Fort Casey was built on Useppa Island in January 1850, not because of the recommendation of the Board of Engineers, but rather on the recommendation of an earlier Board of Officers led by Captain Charles C. Casey who visited the harbor in November 1848 after the destructive hurricane of September which damaged the Kennedy & Darling Trading House (the eventual Burnt Store). Capt. Casey drew the map of the harbor displayed below in January 1849. As an interesting aside, Casey and Lee were classmates at West Point in 1829. In the class of 46 officer candidates, Lee graduated 2nd and Casey was 11th.

In addition to the formal military correspondence cited above, Robert E. Lee also carried on an active domestic correspondence with his wife Mary Anna Randolph (Custiss) Lee during his assignment to Florida. He sent her five letters between January 28, 1849 and March 8, 1849, all of which have been preserved by the Virginia Historical Society.

It is interesting to speculate on how the Board of Engineer’s findings about the coast of Florida might have benefited General Robert E. Lee twelve years later when he was commanding the Confederate forces which were trying to circumvent the Federal Anaconda Plan blockade of the South.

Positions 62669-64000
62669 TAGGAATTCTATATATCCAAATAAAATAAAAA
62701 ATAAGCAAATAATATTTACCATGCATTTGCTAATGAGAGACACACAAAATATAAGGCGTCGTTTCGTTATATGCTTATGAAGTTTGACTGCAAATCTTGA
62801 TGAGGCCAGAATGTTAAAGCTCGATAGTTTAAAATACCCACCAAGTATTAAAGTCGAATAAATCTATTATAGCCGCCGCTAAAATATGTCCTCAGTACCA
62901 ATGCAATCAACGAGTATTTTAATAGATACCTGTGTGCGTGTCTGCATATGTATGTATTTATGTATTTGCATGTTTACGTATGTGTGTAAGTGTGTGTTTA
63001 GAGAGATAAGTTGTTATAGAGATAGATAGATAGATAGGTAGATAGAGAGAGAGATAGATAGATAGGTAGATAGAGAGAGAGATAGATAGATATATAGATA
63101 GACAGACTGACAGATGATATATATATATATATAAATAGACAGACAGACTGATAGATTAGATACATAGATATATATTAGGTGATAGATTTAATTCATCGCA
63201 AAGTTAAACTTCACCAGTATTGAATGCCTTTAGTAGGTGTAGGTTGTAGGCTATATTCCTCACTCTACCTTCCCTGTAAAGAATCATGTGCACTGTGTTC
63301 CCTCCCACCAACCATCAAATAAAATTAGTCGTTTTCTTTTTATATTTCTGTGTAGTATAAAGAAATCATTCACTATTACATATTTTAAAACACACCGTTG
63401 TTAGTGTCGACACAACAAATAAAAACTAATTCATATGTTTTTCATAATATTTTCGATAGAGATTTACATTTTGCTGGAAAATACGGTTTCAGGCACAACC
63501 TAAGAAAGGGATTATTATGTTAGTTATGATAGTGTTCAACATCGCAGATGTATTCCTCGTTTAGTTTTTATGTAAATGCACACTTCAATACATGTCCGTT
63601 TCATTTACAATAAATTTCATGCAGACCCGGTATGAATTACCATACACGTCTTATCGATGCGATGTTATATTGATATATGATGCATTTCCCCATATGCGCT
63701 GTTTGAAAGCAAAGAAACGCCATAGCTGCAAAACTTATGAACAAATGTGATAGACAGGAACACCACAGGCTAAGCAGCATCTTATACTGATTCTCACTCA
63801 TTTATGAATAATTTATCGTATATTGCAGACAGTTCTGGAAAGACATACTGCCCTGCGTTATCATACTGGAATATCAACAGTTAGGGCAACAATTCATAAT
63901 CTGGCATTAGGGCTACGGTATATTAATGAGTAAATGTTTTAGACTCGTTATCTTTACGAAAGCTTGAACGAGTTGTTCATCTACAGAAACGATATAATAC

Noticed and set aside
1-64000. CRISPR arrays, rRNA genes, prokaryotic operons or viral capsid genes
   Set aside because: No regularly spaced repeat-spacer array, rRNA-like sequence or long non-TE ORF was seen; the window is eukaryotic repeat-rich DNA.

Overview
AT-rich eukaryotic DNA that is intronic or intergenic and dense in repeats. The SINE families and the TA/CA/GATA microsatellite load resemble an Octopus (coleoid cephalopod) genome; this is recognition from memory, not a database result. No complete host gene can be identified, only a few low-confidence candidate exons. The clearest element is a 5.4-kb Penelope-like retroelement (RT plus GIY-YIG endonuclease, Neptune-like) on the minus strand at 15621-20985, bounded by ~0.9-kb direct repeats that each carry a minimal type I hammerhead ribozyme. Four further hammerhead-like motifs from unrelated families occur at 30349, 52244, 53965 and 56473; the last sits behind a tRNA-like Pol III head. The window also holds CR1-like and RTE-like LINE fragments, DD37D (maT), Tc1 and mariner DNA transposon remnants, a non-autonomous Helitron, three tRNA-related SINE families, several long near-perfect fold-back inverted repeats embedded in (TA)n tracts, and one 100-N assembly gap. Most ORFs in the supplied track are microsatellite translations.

Guest blogger Graham Segger is the author of Where Do We Live? Research by a Seasonal Resident of Burnt Store Road (aka the Burnt Store Road Book). His book is available at local book stores and also online at with all proceeds to charity. The material for this blog was first identified while writing that book and was further developed for a February 28, 2019 lecture about Charlotte Harbor Pre-1865 at Florida Gulf Coast University’s Renaissance Academy in Punta Gorda. A copy of the Reports of the Board of Engineers has been provided to the Punta Gorda History Center by Mr. Segger and the map above is from the Vernon Peeples collection preserved at PGHC.